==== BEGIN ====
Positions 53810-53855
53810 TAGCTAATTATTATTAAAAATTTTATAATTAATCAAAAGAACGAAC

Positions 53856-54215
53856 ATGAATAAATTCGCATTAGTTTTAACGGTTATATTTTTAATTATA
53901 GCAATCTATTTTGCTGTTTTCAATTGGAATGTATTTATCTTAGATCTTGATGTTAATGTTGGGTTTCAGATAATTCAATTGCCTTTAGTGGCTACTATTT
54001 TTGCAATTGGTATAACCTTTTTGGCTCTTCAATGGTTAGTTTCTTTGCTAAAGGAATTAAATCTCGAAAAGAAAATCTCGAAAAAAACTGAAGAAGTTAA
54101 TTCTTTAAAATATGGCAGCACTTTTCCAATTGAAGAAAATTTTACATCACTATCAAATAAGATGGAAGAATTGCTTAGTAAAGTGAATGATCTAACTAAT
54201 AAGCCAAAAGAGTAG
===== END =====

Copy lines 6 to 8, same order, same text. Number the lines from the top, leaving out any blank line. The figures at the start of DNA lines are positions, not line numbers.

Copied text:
54001 TTGCAATTGGTATAACCTTTTTGGCTCTTCAATGGTTAGTTTCTTTGCTAAAGGAATTAAATCTCGAAAAGAAAATCTCGAAAAAAACTGAAGAAGTTAA
54101 TTCTTTAAAATATGGCAGCACTTTTCCAATTGAAGAAAATTTTACATCACTATCAAATAAGATGGAAGAATTGCTTAGTAAAGTGAATGATCTAACTAAT
54201 AAGCCAAAAGAGTAG